Deportation pursued for man guilty of involuntary manslaughter

| Mar 18, 2015 | US Immigration Law |

One story that has been in the national spotlight here and there is the unfortunate death of a soccer referee that was punched by a player. The referee was taken to a hospital after the punch, and in the days that followed, he eventually succumbed to his injuries. It’s a tragic and unfortunate story that is all about mutual respect for other people and displaying good sportsmanship.

However, the story has suddenly obtained an immigration element to it as well. This is because the player that threw the ultimately fatal punch is a Lebanese citizen who legally immigrated to the United States and has been in the U.S for 15 years. As a result of his violent act — which was deemed involuntary manslaughter, which he pleaded guilty to — the man is now a “priority 1” deportation subject.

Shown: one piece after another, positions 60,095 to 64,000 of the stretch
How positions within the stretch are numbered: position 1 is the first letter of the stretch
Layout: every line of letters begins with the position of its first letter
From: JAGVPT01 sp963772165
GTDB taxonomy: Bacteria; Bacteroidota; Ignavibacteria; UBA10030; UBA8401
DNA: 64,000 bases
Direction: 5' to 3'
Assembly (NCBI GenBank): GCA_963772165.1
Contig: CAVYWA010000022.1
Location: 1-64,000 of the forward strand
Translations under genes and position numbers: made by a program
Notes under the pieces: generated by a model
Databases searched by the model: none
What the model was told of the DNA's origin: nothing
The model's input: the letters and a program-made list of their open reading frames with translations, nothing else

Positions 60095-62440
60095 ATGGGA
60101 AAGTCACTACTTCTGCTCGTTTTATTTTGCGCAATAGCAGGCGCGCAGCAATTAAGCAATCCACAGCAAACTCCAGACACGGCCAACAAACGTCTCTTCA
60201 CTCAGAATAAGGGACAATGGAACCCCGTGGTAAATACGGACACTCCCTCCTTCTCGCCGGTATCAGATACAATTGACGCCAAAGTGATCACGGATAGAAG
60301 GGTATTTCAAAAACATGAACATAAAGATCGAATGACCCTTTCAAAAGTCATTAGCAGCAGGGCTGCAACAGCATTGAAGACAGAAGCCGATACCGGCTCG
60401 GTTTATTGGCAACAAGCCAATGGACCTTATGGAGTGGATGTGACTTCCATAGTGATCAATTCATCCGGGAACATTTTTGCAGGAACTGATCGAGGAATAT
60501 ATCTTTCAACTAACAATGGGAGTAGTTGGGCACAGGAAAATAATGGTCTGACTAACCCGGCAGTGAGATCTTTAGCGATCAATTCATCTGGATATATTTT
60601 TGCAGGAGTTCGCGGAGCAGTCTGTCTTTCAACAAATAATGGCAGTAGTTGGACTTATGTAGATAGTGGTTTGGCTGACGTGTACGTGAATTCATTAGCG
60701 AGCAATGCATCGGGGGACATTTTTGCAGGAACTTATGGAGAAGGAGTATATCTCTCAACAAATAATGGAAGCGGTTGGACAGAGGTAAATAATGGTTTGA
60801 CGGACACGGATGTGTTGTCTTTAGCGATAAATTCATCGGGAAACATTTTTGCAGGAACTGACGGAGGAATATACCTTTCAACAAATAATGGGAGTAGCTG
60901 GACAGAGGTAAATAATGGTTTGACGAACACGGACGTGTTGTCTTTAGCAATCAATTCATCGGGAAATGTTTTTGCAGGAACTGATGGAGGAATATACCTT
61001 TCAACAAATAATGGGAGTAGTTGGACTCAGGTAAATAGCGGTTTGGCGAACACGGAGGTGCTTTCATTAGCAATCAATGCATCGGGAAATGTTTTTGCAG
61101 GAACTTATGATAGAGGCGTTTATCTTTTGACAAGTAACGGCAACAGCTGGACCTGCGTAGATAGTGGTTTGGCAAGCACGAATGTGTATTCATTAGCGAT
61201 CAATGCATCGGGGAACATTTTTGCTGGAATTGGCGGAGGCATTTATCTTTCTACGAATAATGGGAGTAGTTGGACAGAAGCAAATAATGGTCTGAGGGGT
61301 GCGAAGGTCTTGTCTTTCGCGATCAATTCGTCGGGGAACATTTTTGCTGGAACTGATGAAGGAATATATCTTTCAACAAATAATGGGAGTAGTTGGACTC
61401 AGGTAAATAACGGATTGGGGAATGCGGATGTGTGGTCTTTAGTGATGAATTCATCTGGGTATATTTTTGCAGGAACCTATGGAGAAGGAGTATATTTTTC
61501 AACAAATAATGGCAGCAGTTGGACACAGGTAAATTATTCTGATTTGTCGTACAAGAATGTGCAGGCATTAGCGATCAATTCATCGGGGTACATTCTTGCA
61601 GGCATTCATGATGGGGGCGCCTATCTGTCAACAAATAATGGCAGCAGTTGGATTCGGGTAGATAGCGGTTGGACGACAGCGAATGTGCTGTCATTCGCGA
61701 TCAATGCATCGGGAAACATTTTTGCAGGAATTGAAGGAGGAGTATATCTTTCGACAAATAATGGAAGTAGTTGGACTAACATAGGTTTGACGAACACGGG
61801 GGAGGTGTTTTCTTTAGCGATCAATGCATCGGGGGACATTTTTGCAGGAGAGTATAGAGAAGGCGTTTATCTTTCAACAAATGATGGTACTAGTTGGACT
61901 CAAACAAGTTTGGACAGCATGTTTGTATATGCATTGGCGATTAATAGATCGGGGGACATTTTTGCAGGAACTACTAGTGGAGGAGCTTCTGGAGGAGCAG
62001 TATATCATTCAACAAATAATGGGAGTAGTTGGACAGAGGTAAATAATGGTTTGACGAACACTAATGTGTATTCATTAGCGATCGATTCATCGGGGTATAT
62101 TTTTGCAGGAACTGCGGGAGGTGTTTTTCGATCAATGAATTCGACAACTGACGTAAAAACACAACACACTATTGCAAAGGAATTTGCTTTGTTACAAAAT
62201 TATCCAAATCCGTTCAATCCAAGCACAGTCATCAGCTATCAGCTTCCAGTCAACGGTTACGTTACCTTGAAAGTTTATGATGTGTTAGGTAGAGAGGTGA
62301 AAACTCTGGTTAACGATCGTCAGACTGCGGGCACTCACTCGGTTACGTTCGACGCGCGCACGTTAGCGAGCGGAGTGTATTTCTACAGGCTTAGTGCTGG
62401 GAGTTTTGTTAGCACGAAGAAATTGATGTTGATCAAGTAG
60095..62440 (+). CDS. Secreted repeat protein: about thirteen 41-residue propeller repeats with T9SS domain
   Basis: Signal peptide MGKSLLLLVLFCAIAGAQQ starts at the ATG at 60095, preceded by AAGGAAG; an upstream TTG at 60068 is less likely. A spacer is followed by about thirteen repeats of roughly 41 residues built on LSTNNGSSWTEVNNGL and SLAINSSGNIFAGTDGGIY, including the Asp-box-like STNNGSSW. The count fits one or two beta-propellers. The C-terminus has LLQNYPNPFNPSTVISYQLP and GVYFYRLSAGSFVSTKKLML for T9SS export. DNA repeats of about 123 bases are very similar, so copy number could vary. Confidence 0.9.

As “priority 1” it means that the man is at the top of the list of deportation subjects, and that means that the necessary enforcement agencies will use any and all resources necessary to investigate and pursue the matter.

Thought the initial story that brings this topic up is gruesome and tragic, it still illustrates an important point about our immigration system. Even if someone legally enters the country, they can still lose their legal status if they are not outstanding citizens that refrain from illegal activity.

It should go without saying, but anyone who is in the country on a visa and wants to remain, you need to avoid any illegal activity. If the criminal justice system does end up biting you, then you need to consult with an experienced immigration attorney to ensure the immigration side of your case is covered.

Source: mlive.com, “Deportation of soccer player who killed Westland referee with punch under review,” Gus Burns, March 14, 2015

Click here to ask an attorney
Newsletters
I-485 Employment Based Document List
I-944 Doc Checklist and Questionnaire
Follow us on Facebook
Follow Us On LinkedIn
2015-Best-Law-Firms-U.S-News-Immigration-Law-Tier-one-New-Orleans
FindLaw Network